Thunderous Jones come good with the long-awaited, some might say ‘show stopping’, debut album.
Release Date: 16th December 2022
How good is it to finally be able to say here’s the new album from Thunderous Jones!?
Exile, Shoot To Kill, Fallen/Choked, Out Of Sight. The singles have come at a steady rate throughout 2021 and 2022, keeping up the profile. Bloodstock ’21, Kerrang! Radio and a collaboration with Johnny Doom have all played their part in helping build the expectation.
The fire and fury of Time To Die together with a Met reference with the “if I die before before I wake” line suggests a sense that they’ve poured everything into this song yet we’re only at the start of the sequence. Indeed, it may even be a primal scream of an outpouring that finally we’re into an album sequence. Partnered with Shoot To Kill and State Of Mind, it’s a real blitzkrieg of an opening (and exhausting) flurry. The former manages to soften the blow somewhat with the pace and aggression in the vocals tempered by a couple of languid moments that provide a haven of peace alongside the the violence and gruffness of the main vocal parts. Want contrast? Add a snaking ethnic guitar solo and you certainly got it.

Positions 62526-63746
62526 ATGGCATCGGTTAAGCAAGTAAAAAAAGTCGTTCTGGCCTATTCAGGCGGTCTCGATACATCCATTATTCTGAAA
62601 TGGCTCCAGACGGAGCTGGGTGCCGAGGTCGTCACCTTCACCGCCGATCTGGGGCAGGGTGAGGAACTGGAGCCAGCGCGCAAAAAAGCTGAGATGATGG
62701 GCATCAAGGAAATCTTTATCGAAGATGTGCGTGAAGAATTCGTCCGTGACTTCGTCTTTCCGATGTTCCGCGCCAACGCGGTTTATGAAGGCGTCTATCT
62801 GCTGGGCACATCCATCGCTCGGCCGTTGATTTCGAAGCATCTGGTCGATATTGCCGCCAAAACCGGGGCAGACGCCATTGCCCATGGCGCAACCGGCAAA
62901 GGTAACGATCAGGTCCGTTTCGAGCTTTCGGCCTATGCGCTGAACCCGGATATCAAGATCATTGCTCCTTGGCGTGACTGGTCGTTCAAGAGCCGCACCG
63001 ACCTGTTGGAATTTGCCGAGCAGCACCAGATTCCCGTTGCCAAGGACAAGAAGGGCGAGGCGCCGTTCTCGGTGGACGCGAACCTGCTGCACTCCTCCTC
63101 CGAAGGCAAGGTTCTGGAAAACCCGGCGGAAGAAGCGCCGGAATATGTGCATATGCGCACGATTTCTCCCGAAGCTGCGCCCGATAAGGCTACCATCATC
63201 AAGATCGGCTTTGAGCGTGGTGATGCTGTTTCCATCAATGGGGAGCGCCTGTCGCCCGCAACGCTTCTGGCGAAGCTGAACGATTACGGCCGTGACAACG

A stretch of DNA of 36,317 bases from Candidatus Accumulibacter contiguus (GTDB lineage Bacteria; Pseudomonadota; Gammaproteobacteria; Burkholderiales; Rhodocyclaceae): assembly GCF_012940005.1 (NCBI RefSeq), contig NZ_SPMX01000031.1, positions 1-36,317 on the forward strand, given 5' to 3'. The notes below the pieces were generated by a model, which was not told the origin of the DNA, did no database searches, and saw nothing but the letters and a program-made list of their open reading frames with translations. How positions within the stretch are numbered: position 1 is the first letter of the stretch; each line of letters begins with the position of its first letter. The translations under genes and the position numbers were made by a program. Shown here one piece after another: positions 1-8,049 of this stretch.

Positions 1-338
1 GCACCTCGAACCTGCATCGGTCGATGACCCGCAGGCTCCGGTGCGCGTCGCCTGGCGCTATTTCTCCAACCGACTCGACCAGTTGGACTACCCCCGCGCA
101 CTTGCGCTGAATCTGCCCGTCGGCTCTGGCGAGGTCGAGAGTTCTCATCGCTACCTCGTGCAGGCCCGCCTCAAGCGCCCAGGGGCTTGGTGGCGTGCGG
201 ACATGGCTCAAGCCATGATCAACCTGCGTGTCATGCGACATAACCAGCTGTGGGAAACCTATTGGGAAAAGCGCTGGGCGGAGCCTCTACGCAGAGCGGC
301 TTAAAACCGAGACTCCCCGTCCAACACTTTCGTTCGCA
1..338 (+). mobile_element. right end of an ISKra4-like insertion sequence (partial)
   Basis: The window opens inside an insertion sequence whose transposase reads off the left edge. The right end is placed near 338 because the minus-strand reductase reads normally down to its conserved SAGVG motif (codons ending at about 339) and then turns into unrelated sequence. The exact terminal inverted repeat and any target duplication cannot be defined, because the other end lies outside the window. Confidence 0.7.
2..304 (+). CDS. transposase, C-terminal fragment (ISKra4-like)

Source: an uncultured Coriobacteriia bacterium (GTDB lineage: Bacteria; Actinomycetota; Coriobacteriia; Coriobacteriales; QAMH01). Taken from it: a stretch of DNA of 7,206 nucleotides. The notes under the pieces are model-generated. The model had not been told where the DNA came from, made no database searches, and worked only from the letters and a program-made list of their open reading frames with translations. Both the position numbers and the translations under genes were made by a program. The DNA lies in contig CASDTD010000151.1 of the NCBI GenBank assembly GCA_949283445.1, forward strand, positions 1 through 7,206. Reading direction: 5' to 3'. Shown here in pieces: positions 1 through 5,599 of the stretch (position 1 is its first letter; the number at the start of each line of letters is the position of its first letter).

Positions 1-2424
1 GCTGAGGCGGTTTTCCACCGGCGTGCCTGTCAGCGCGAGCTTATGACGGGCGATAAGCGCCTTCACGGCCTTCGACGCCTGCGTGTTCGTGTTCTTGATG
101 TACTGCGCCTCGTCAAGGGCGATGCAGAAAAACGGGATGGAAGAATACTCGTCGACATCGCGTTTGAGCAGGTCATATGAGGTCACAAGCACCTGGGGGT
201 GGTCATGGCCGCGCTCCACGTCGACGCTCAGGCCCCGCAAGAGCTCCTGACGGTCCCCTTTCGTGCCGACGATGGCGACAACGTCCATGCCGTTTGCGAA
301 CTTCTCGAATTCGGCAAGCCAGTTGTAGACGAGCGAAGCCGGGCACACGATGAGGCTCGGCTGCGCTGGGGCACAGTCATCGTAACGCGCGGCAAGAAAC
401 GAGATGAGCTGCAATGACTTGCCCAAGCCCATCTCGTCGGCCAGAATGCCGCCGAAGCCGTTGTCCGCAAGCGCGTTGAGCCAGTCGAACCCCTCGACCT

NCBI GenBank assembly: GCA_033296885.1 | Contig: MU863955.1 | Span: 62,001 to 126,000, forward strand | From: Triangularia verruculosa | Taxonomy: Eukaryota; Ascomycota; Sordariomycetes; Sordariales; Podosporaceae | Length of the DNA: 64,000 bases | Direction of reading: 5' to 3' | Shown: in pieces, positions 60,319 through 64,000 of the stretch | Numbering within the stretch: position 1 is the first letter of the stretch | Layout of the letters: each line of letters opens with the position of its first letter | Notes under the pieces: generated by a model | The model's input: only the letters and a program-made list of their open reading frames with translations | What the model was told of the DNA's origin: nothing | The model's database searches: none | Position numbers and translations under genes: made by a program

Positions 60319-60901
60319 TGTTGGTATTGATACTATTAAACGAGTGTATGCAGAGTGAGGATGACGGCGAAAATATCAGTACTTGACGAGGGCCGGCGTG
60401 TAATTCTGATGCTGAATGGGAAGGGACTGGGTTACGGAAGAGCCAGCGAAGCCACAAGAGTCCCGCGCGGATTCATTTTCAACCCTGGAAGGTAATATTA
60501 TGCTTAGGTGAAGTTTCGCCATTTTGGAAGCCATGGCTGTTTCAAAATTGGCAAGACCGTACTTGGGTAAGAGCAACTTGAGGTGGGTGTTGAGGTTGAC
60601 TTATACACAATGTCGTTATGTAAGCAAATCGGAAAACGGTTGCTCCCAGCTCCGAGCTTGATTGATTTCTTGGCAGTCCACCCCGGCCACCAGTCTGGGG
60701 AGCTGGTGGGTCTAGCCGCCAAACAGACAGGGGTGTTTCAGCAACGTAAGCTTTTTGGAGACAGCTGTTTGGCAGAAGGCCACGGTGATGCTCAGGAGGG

Exile of course, was a track we particularly enjoyed in the build up to the album. The tempos are more relaxed but it’s posisbly the most brooding track on the album. Gateway track maybe but a touch of the growls reminds us of the core Thunderous Jones values. It fits into a finale that see TJ channeling a bit of Papa Het on Let Go (Give Me A Break) along with a balance of searing and shrill guitar. Further balance comes with L.E.S.L.E.Y that creeps in with a n unexpected orchestral ambince. Thunderous Jones become Sigur Ros briefly in a sensitive side that extends to the title track which may have proved an interesting segue had the two not been separated by Exile. An epic that deserved the honur of providing the album title, where the earlier ferocity and aggression is replaced by an epic majesty that you may have guessed they didnlt have in them. Over nine minutes they travel a series of passages from the grandiosity of a spoken word delivery that heads into to a heavy and funkier direction complete with one last portion of intensity.
And so ends the first lesson. Those heavier roots which of which we’d been made well aware iover the past eighteen months are just one side of a multi-facetted coin that’s displayed with a precision and succinctness while the passion remains the same on Stop The Show. Ditch any exectations and enjoy the bigger picture.
Here’s our favourite of the singles, Exile: